“This is twenty first century people talking about ‘end of the colonialism’, ‘end of the discrimination’, ‘racism’,” said Wenda as he addressed the audience, “And because all the other leaders, like Martin Luther King, Nelson Mandela, Desmond Tutu, Mahatma Gandhi, other leaders not mentioned – those who sacrificed their lives to liberate, for all human beings being equal. The worst part is we are still facing the same situation of the past. It’s still happening right now.”

“Some of the elders had their tongues cut out of their mouths. Some of them were dropped from helicopters over the villages to warn people: if you do not vote for Indonesia, we will do this to you.”

“Every colony should be given the right to choose their own future, but West Papua didn’t. Today we are still a colony under Indonesia’s rule.”

“They [the Indonesian military] will round them [the villagers] up, beat them up. They take off the clothes and they burn the genitals. They still alive. This is what happens. There are few pictures that we can show you, because in West Papua, if you are holding a camera and running around the villages, you have to pass the military post. There, they take all cameras, mobile phones, everything away. It is lucky we have this picture to show what the Indonesians are doing in West Papua.”

“Every corner is a military zone in West Papua. We don’t have any freedom to speak. We don’t have any freedom to walk. Going to the garden. Hunting. Whatever. It’s always checkpoints. Always.”

On the slide, a photo of West Papuan people with their fists raised in front of a South African flag appeared.

“This is today. My visit here – my people are watching through the Facebook. They confidently come out on the streets because they know the history: what happened with you, what happened with apartheid here. They know the spirit of freedom here.”

Benny Wenda

Benny Wenda

After the presentation, I thanked him for, well, everything – his courage and his campaign. We briefly spoke about his bravery, his people and his plea, and he said something that I still carry in my mind:

“Even to say ‘West Papua’, it is a blessing. Please.”

I had to find a way to get more people thinking about West Papua – to know about Benny Wenda and to bless his people.

But Wenda had survived insurmountable tragedy and shared the tales of his heart. How could I possibly try to capture the experience, emotions and essence in an article that would inspire people to pray?

My mind and my heart grappled with his story. I buried myself in more research; graphic news clips, horrific statistics and dreadful documentaries. I was crushed, broken and entirely involved. I scratched at the walls of my heart for the words to tell his story.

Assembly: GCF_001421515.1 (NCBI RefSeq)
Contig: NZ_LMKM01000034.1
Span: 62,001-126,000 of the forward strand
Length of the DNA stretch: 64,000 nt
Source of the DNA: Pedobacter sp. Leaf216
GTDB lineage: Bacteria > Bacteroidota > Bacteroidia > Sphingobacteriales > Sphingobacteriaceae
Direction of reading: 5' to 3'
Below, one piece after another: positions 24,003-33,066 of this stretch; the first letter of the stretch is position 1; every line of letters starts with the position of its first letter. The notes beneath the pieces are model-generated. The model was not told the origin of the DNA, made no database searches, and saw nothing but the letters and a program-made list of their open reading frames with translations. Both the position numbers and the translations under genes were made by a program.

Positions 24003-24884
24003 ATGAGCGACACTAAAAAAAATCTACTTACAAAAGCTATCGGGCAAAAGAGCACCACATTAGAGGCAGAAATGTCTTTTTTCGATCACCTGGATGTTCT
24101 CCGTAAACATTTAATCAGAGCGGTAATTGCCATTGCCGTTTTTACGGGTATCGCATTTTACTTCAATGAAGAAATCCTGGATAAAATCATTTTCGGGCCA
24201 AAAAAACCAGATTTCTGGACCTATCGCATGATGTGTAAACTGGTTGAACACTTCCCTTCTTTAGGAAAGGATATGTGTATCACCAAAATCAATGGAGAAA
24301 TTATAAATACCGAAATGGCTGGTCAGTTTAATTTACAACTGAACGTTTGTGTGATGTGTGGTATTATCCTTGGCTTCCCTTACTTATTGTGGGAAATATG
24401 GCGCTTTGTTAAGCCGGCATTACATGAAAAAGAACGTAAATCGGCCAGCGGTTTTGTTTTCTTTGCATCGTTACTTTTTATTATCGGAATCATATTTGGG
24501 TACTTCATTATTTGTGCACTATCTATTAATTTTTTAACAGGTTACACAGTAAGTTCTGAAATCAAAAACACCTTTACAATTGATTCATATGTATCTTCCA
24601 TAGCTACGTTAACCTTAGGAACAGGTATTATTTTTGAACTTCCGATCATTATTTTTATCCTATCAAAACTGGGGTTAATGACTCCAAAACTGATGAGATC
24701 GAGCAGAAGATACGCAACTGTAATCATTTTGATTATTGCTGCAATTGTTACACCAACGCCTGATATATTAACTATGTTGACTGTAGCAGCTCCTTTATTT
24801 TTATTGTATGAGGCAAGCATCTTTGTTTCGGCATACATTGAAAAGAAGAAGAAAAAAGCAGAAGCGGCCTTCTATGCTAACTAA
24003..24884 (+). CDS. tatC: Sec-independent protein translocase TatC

Later that week, I went to Lauren Beukes‘ presentation in the Humanities Department. She’s a highly successful and spunky South African writer, and one of our biggest literary exports at the moment. In her presentation, she spoke about how her journalistic experience and practices served her fiction writing and contributed to her success. She described a killer combination of colourful facts with a splash of splendid comics.

Perhaps I could use that model? I could breathe fiction, imagery and illustrations into an account of an emotional experience. I could tell part of Wenda’s story, describe the presentation and use words as a weapon against injustice. I could weave a narrative that would raise awareness, report on the event and give meaning to the lines around Wenda’s suffered eyes.

So I sat down to write The Singer-Fighter.

Screen Shot 2015-09-12 at 10.54.32 AM
But when I was finished writing the article, my heart was still so heavy with the aching of the West Papuan people. I needed to make more dark marks before I could feel lighter. I needed Wenda’s face to be freed from my heart and my black Bic pen.

BennyWenda_SdeVilliers_Photo1_270215So I sat down to draw.

With the words that I had a written still ringing in my mind, and thinking of the life behind Wenda’s lines and light, I drew his portrait on a blank white page with a ballpoint pen, watercolor paint and a heavy heart.

The final package was an illustrated, narrative and imaginative article that did surprisingly well online, thanks to social media and the globalisation of the Internet. The West Papua New site shared the link – as did the campaign’s Facebook group and a number of individuals. People who shared, commented and liked the piece showed that they cared.


May more people care about West Papua, Benny Wenda, his people and the plea for peace.

May their prayers be answered.